In the paper “Characterization of the toxicity of Cochlodinium polykrikoides isolates from Northeast US estuaries to finfish and shellfish” [Harmful Algae Volume 8, Issue 3, February 2009, Pages 454–462], researchers Ying Zhong Tang and Christopher J. Gobler from the School of Marine and Atmospheric Sciences at Stony Brook University described the concentrations and timescales in which mortality was observed for juvenile bay scallops (underlined parts are my additions for clarity):
“Bioassay experiments demonstrated that 24 h exposure to bloom waters (>5 x 104 cells ml-1) killed 100% of multiple fish species (1-week-old Cyprinodon variegates, adult Fundulus majalis, adult Menidia menidia) and 80% of adult Fundulus heteroclitus. Microscopic evaluation of the gills of moribund (dying) fish revealed epithelial proliferation with focal areas of fusion of gill lamellae, suggesting impairment of gill function (e.g. respiration, nitrogen excretion, ion balance). Lower fish mortality was observed at intermediate C. polykrikoides densities (103 –104 cells ml -1), while fish survived for 48 hour at cell densities below 103 cells ml-1. The inability of frozen and thawed, or filtered (0.2 mm)-bloom water to cause fish mortality suggested that the thick polysaccharide layer associated with cell membranes and/or a toxin principle within this layer may be responsible for fish mortality. Juvenile bay scallops (Argopecten irradians) and American oysters (Crassostrea virginica) experienced elevated mortality compared to control treatments during a 9-day exposure to bloom water (>5 x 104 cells ml-1). Surviving scallops exposed to bloom water also experienced significantly reduced growth rates. Moribund (dying) shellfish displayed hyperplasia (increase in cells), hemorrhaging (copious discharge of blood), squamation (scaliness), and apoptosis (programmed cell death) in gill and digestive tissues with gill inflammation (sounds painful) specifically associated with areas containing C. polykrikoides cells. In summary, our results indicate C. polykrikoides blooms have become annual events on eastern Long Island and that bloom waters are capable of causing rapid mortality in multiple species of finfish and shellfish.” So in relatively plain English, the damage is done by way more than simply reduced levels of oxygen and can occur in natural bloom concentrations. What doesn’t kill the scallops causes them to grow slower in bloom waters with physical damage to their tissues. It does take some time for the effects to be terminal.
Other papers2 that have been published over the past 6 years show multiple incidences of mortality for juvenile bay scallops in high concentration blooms. Fish suffer even more, with almost 100% mortality in concentrated blooms. Fortunately we have not been seeing fish wash up on our shore, but the occurrence of this rust tide is now a fairly common part of August. According to Dr. Peter Boyce (pers. communication), it first appeared in our harbor August 10th this year.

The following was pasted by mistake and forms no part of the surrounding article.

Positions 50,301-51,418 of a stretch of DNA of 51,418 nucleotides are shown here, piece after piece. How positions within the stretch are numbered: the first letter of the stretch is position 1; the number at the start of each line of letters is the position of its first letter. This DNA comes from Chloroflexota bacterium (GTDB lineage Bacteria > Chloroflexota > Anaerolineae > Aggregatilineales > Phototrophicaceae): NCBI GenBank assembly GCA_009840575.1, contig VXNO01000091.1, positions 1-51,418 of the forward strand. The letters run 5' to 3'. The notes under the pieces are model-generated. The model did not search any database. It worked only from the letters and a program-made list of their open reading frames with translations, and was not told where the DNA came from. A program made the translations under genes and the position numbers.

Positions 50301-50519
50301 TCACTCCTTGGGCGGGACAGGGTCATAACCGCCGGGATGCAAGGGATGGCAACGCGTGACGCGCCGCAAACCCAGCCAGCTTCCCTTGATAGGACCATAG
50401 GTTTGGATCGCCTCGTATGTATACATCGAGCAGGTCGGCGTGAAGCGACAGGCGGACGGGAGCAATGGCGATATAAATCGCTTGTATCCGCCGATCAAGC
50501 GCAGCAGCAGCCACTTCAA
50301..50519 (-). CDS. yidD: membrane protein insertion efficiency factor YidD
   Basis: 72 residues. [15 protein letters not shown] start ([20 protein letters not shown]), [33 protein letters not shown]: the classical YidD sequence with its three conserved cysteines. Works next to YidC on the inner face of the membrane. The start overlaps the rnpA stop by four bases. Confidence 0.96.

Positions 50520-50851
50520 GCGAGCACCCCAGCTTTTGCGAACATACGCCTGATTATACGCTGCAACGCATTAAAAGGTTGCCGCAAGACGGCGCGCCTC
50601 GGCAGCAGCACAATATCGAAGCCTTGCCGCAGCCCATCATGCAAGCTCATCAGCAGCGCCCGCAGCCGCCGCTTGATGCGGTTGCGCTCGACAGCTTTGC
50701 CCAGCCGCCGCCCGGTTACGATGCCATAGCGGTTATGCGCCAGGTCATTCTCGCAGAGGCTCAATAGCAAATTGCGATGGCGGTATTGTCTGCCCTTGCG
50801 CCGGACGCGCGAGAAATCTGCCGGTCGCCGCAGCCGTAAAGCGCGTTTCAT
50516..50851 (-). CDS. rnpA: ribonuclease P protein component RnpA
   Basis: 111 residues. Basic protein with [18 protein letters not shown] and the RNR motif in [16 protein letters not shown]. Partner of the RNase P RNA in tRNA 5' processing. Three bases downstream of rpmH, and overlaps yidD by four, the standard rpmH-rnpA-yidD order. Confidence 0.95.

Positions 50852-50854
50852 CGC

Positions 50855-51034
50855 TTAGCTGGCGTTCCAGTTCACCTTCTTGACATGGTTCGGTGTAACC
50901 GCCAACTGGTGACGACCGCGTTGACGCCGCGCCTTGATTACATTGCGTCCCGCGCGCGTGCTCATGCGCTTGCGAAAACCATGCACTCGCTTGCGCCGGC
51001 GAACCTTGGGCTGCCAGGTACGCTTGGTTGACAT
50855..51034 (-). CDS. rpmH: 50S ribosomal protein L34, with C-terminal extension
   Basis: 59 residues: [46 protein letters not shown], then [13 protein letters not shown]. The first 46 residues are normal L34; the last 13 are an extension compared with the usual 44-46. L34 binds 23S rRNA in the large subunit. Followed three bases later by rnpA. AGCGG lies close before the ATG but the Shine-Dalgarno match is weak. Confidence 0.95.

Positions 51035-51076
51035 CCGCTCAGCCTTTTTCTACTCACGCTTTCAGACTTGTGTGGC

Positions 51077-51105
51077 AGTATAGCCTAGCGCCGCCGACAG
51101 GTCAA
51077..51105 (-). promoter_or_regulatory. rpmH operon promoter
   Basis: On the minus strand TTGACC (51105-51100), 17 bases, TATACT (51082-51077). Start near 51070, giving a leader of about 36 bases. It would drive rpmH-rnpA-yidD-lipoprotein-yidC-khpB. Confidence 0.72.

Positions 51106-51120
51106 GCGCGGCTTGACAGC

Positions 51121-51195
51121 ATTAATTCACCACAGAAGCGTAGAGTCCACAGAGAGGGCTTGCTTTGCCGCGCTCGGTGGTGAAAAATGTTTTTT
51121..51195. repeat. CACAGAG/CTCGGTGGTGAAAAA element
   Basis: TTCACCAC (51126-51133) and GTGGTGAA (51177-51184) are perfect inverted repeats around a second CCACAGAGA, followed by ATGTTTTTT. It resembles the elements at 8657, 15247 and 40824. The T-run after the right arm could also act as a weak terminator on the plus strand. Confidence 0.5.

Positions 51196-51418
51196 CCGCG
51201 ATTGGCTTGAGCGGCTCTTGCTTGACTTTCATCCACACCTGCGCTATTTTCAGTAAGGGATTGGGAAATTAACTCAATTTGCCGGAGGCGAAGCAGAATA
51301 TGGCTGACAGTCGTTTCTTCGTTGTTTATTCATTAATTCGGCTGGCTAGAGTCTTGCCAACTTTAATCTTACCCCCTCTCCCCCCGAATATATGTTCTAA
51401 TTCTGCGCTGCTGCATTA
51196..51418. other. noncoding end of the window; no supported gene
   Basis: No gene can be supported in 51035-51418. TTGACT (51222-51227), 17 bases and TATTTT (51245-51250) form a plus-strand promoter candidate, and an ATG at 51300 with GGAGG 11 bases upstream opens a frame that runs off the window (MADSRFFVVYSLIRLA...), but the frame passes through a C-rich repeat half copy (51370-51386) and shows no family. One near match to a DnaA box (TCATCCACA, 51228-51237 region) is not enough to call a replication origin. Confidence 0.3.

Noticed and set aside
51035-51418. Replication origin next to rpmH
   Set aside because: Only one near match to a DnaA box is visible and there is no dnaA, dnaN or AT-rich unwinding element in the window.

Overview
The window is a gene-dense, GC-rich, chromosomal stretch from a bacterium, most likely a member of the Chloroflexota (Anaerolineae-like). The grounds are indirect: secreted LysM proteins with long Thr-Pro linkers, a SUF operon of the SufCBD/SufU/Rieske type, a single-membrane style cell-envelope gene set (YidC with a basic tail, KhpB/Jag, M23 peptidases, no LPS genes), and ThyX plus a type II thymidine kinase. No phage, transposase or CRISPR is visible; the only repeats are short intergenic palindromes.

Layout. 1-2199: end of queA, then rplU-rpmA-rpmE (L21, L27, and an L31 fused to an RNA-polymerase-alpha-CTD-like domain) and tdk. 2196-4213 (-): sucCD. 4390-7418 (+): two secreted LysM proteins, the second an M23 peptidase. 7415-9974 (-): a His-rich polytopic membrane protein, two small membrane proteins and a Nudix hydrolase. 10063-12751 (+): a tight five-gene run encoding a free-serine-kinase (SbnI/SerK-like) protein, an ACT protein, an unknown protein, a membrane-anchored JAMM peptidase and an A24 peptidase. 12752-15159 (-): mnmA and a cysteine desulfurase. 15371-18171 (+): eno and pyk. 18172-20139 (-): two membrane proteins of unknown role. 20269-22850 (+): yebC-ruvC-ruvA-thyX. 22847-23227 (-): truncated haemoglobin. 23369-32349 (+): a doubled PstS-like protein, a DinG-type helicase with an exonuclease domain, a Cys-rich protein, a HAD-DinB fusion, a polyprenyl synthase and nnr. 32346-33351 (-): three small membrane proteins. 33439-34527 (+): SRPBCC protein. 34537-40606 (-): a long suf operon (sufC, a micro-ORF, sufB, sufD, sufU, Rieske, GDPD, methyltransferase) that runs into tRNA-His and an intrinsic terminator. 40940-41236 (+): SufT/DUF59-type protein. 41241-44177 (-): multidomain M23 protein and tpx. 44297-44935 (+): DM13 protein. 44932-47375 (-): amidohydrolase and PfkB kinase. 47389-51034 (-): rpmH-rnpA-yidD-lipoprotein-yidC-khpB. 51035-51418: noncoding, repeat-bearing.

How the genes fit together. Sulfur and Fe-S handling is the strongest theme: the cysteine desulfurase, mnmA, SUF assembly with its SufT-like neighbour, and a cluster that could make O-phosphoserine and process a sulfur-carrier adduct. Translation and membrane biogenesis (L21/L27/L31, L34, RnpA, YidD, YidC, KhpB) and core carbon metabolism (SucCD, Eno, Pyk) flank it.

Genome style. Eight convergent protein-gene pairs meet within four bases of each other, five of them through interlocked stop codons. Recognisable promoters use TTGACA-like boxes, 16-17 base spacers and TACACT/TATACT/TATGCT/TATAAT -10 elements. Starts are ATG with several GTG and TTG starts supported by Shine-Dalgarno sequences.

Last but not least is answering the question: How did these organisms manage to travel here from Asia? In Tang and Gobler’s recent 2012 paper “The toxic dinoflagellate Cochlodinium polykrikoides (Dinophyceae) produces resting cysts”: [Harmful Algae Volume 20, December 2012, Pages 71–80] we learn that “While harmful algal blooms (HABs) caused by the toxic dinoflagellate Cochlodinium polykrikoides have been known to science for more than a century, the past two decades have witnessed an extraordinary expansion of these events across Asia, North America, and even Europe. Although the production of resting cysts and subsequent transport via ships’ ballast water or/and the transfer of shellfish stocks could facilitate this expansion, confirmative evidence for cyst production by C. polykrikoides is not available. Here, we provide visual confirmation of the production of resting cysts by C. polykrikoides in laboratory cultures isolated from North America.” So they got over here in shellfish and ballast water and manage to hide out in resting cysts in the seafloor, popping up to torment us whenever conditions are right. Lovely.
The good news is that fish can swim out of effected areas and that dead cells don’t seem to be very dangerous unlike some byproducts of other harmful algae blooms which can still be toxic when the creature that created it is dead. Fish and bivalves placed in concentrated solutions of dead or frozen dinoflagellates did not die. And adult scallops in cultures of C. polykrikoides tend to be smaller, but don’t die from short term contact at the concentrations we see in the harbor. But we should not be seeing any rust tide at all, and the only way to avoid this is to reduce our nutrient footprint. Actions that would help include fertilizing less and more thoughtfully (right time of year, correct time of day, not before rainstorms), not overwatering, and upgrading our septic systems. Our economy in the winter and our way of life as well as quality of life depend on an algal bloom free harbor.
The Town of Nantucket is extremely proactive and professional in their stewardship of the bay scallop populations. Our shellfish biologist, Tara Riley and her team of assistants have significantly upgraded the shellfish hatchery, providing super productive and efficient phytoplankton grow rooms to feed the millions of tiny scallop larvae that they grow out into juvenile scallops that can be successfully released. A quick summary of some of their work can be found on their website: http://www.nantucket-ma.gov/131/Shellfish-Biologist. I support their efforts to upgrade and improve the building they work in as should you.
Resources used for this article:
1) Harmful Algae 01/2009; DOI: 10.1016/j.hal.2008.10.001
2) Gobler et al. Characterization, dynamics, and ecological impacts of harmful Cochlodinium polykrikoides blooms on eastern Long Island, NY, USA
3) Others listed as above